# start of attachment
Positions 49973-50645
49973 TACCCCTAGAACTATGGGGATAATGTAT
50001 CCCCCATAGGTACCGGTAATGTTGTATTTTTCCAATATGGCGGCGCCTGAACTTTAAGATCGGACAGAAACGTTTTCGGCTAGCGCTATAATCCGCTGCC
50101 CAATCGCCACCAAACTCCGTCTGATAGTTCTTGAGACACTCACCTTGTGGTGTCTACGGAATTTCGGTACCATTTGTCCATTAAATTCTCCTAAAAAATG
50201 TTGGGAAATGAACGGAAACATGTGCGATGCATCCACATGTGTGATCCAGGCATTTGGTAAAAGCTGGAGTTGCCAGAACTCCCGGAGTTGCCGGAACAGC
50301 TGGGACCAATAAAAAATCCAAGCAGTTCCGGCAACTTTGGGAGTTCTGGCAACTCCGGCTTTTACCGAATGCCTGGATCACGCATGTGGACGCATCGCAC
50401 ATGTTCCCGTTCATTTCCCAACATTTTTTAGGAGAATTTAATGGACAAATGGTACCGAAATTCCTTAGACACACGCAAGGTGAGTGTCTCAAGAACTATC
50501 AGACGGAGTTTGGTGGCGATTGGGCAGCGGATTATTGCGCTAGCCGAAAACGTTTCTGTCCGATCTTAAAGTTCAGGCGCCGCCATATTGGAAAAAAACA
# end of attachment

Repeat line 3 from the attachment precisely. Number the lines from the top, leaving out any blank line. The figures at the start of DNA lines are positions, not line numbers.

50001 CCCCCATAGGTACCGGTAATGTTGTATTTTTCCAATATGGCGGCGCCTGAACTTTAAGATCGGACAGAAACGTTTTCGGCTAGCGCTATAATCCGCTGCC